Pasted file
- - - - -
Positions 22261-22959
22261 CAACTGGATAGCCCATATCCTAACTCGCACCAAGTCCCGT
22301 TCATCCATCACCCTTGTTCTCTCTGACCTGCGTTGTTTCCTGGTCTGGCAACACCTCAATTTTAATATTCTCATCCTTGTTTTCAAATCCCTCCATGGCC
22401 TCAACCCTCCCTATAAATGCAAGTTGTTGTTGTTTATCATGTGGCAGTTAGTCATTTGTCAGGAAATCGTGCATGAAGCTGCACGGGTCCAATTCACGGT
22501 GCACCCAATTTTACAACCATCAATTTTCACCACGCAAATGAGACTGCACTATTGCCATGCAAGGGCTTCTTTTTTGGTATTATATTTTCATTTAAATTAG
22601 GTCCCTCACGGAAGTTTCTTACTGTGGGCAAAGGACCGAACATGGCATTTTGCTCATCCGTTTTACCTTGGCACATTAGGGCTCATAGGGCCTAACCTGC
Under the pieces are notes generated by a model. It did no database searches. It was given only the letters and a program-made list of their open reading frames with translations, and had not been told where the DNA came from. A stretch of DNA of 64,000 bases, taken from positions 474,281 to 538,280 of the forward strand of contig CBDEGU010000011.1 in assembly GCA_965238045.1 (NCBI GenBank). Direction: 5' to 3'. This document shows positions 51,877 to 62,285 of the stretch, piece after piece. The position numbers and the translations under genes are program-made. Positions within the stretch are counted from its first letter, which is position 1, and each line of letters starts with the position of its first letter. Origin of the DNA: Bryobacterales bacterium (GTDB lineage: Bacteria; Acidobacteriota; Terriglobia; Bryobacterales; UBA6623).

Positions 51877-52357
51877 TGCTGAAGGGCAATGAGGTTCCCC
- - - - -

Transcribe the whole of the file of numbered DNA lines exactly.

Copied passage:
Positions 22261-22959
22261 CAACTGGATAGCCCATATCCTAACTCGCACCAAGTCCCGT
22301 TCATCCATCACCCTTGTTCTCTCTGACCTGCGTTGTTTCCTGGTCTGGCAACACCTCAATTTTAATATTCTCATCCTTGTTTTCAAATCCCTCCATGGCC
22401 TCAACCCTCCCTATAAATGCAAGTTGTTGTTGTTTATCATGTGGCAGTTAGTCATTTGTCAGGAAATCGTGCATGAAGCTGCACGGGTCCAATTCACGGT
22501 GCACCCAATTTTACAACCATCAATTTTCACCACGCAAATGAGACTGCACTATTGCCATGCAAGGGCTTCTTTTTTGGTATTATATTTTCATTTAAATTAG
22601 GTCCCTCACGGAAGTTTCTTACTGTGGGCAAAGGACCGAACATGGCATTTTGCTCATCCGTTTTACCTTGGCACATTAGGGCTCATAGGGCCTAACCTGC
Under the pieces are notes generated by a model. It did no database searches. It was given only the letters and a program-made list of their open reading frames with translations, and had not been told where the DNA came from. A stretch of DNA of 64,000 bases, taken from positions 474,281 to 538,280 of the forward strand of contig CBDEGU010000011.1 in assembly GCA_965238045.1 (NCBI GenBank). Direction: 5' to 3'. This document shows positions 51,877 to 62,285 of the stretch, piece after piece. The position numbers and the translations under genes are program-made. Positions within the stretch are counted from its first letter, which is position 1, and each line of letters starts with the position of its first letter. Origin of the DNA: Bryobacterales bacterium (GTDB lineage: Bacteria; Acidobacteriota; Terriglobia; Bryobacterales; UBA6623).

Positions 51877-52357
51877 TGCTGAAGGGCAATGAGGTTCCCC